Psalm 71:1-24 A Lament Psalm by David
Psalm 71:1-24 Back From The Dead
Psalm 71 was written by an elderly gentlemen, perhaps David in old age. His son, Solomon, gave us a nice description of old age in the last chapter of Ecclesiastes, verses 3-4 (see The Meaning Of Life).
As we age, things break down. We need “cheaters” to see fine print. Our backs ache. Our knees may blow out. Our hearts and kidneys may get clogged. The antidote is to eat better and exercise while young. But as C.S. Lewis pointed out after World War 2, the death rate does not go up after war, it stays the same: one per person (cf. Heb. 9:27). But eating healthy food and moving our bodies can result in a bit of less painful finale to our stay on earth.
Due to an increased sense of helplessness, a person can feel abandoned by God but David continued to trust God (vv. 1-2). He again refers to God as a rock, twice, in fact, of twenty-three such usages in Psalms (v. 3). God is a firm foundation, just as a rock would be (cf. Matt. 7:24-27).
David asks God to rescue him from the wicked men who are pursuing him (v. 4). He encourages himself that Yahweh had protected him since he was born (vv. 5-6). David’s life was and still is a witness to God’s protection (v. 7) and for that he praises God (v. 8). He hopes God will not forget him when he is at his weakest, in old age (v. 9).
Even at the end of his life, his enemies are continuing to stalk him, conspiring to off him (vv. 10-11). They think now that he is elderly that is more defenseless. David asks God to keep close to him and to rush to his aid (v. 12) so that his rivals will be humiliated (v. 13).
If David has learned anything through his long life, it is to trust the Lord even more (v. 14). He vows to praise the Lord for his deliverance (v. 15) and to learn even more of God’s power through it (v. 16). He will give God all the glory for His deeds (v. 16b, cf. John 14:13).
David has praised God throughout his entire life as God has taught him about Himself (v. 17). In his advanced state, David wants to continue to praise the Lord to people using his life as illustrations of God’s faithfulness and power (v. 18). He has personally learned through his life experiences that there is no God like the Jewish God, Yahweh Elohim (v. 19). Of course, one reason for that is that Yahweh is the only God!
About ten years ago, I was having some chest discomfort and would run out of breath going up the 13 steps to my bedroom. After the second time I called in to my MD’s office, I was gently but persuasively told I needed to drop whatever I was doing, round up my kids, and head for the nearest heart hospital. I did. I was diagnosed with acute heart disease and it was suggested that I immediately prepare myself for surgery. Being much smarter than the cardiologists, I signed a waiver and went home.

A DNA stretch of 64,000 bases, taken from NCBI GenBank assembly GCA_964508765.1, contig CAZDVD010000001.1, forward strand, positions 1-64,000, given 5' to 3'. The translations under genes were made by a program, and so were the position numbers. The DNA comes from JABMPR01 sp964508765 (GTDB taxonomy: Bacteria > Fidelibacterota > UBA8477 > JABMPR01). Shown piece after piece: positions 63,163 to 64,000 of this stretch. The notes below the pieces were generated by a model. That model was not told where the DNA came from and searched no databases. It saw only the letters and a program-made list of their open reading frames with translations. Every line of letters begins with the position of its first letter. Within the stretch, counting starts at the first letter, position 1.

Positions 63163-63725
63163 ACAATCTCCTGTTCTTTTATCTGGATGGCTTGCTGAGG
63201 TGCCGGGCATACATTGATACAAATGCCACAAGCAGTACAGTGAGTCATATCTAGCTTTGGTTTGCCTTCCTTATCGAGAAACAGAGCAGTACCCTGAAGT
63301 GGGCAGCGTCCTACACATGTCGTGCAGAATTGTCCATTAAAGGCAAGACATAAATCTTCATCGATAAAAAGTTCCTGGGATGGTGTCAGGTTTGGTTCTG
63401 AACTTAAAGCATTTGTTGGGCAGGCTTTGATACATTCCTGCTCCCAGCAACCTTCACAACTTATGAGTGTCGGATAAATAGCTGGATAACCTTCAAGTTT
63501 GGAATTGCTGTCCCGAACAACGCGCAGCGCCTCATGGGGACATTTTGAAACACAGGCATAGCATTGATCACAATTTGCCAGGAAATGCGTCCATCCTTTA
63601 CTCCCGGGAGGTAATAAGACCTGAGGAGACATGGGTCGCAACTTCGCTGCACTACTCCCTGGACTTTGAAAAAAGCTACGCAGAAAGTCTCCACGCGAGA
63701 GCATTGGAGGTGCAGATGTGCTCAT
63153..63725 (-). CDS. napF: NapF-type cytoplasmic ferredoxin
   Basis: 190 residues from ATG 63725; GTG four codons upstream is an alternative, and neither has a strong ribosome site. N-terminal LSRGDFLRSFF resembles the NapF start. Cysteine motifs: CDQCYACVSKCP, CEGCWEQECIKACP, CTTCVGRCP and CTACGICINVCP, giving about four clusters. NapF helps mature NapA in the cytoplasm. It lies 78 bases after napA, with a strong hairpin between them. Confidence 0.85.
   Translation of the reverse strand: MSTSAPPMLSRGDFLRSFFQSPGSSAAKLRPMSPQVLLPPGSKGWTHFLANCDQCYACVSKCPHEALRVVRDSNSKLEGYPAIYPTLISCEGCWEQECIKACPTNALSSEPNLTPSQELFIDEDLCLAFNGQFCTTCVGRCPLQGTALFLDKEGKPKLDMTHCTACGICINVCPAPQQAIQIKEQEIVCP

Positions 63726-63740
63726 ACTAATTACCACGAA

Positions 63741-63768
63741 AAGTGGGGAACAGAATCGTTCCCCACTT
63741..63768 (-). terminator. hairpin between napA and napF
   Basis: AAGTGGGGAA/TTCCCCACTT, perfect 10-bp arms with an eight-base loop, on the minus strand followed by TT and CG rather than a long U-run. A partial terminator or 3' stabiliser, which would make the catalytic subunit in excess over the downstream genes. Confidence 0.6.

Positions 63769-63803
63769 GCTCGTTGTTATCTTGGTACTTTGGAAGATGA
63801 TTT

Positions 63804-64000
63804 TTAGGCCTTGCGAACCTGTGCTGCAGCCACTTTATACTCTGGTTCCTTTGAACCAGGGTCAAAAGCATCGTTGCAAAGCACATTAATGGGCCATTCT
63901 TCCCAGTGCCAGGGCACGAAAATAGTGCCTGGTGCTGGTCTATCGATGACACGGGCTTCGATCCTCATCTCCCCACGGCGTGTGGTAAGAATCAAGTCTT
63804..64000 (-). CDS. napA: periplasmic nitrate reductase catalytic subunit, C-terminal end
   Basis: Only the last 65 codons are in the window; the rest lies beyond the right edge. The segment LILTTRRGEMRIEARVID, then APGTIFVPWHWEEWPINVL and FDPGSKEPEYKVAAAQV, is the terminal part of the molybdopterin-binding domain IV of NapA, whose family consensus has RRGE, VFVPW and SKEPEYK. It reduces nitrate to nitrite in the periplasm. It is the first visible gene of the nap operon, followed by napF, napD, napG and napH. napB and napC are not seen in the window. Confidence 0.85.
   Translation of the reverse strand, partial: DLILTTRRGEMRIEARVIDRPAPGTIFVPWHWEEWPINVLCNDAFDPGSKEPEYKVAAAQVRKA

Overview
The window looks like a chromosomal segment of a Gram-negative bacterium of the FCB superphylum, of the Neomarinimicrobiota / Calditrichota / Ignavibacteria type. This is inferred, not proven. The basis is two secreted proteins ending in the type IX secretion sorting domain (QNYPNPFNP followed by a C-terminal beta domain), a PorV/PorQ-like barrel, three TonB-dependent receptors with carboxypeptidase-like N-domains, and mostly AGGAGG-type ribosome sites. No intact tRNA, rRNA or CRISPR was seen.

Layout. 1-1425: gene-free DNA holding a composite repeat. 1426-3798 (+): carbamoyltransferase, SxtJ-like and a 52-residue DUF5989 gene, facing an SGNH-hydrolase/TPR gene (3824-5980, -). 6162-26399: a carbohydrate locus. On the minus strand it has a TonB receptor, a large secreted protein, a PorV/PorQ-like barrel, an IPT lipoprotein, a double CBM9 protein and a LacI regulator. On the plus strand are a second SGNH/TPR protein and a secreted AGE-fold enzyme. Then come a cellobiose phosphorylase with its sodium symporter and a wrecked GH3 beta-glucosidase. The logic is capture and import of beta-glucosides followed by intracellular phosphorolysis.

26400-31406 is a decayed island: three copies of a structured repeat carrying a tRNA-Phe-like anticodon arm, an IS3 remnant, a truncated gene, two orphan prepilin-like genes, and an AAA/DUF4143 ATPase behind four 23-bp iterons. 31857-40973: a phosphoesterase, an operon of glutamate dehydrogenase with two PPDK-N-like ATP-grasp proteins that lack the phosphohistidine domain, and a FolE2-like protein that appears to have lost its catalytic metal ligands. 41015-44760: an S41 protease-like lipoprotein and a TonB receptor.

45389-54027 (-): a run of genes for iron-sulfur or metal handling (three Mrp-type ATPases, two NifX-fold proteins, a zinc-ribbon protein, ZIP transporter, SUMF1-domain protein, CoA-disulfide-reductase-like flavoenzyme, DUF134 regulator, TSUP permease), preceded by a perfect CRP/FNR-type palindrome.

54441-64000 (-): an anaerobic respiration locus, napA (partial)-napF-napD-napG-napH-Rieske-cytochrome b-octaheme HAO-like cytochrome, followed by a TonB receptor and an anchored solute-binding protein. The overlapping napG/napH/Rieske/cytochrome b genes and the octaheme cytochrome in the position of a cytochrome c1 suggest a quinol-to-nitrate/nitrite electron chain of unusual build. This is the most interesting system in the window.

When I got home, I called my naturopathic doctor who politely told me to get my body back to the hospital. I was confused at the prospect of heart surgery at such a young age. (I later was quoted as saying that it was good to have my heart surgery while I was still young and healthy.) When I arrived home, I cracked my Bible and it fell open to Psalm 71:20-21. I felt like God was directing my attention specifically to these verses. I was encouraged that verse 20 used the word “revive” instead of resurrect (rendered “restore” in the NIV). It meant I would be healed here rather than there. That was a comfort.
I recalled that Jonah was brought up from the “depths of the earth” (v. 20c, cf. Jon. 2: 1-9). God was going to save me and then honor me (v. 21). If you are reading this, then that is proof that God has honored me.
David was no liar though he has played one on TV (v. 22c). He used stringed instruments to praise the Lord (v. 22a, c) as well as sang (v. 23). He witnessed to God all day long and reminded everyone how God had delivered him from his challengers (v. 24).
Are people antagonizing you because of your faith in Jesus? Let this psalm encourage you. He brought me back from the dead and he will help you, too.
Proverbs 12:5-7 Presage Kit
In Colossians we are commanded to keep our minds on the Lord (cf. Col. 3:1). In fact, we can’t make any progress in the Christian life without feeding our brains with Scripture (cf. Rom. 12:2). David says that believers have clean minds but bad people have dirty thoughts (v. 5). We should keep that in mind when we listen to music or watch TV that is created by non-Christians. We have to decide what is right for us to watch or listen to (cf. Rom. 14:23; Titus 1:15) but we must always evaluate what we are watching (cf. 2 Cor. 10:5). Those who create the entertainment we listen to or view all have their own worldview that often is not very Christian. I don’t think it means that we are legalistic or need to forego secular entertainment but we do need to think through what we are exposing ourselves to. If you think you are being corrupted by your entertainment, then it is not God’s will for you to watch to listen to it.
Some things are so bad that we can not escape the motives of those who produce it. There are those in the entertainment business who would love to ruin your faith and corrupt your mind (v. 6a). Good preaching, the reading of Scripture, and the mentoring of friends can help you avoid those things (v. 6b).
In the Millennium the wicked will be put in their place (v. 7a). Evil will be dealt with swiftly (cf. Rev. 19:15). The righteous who have trusted Christ will be secure in their own homes at that time (v. 7b). God presages some of that type of thing even today!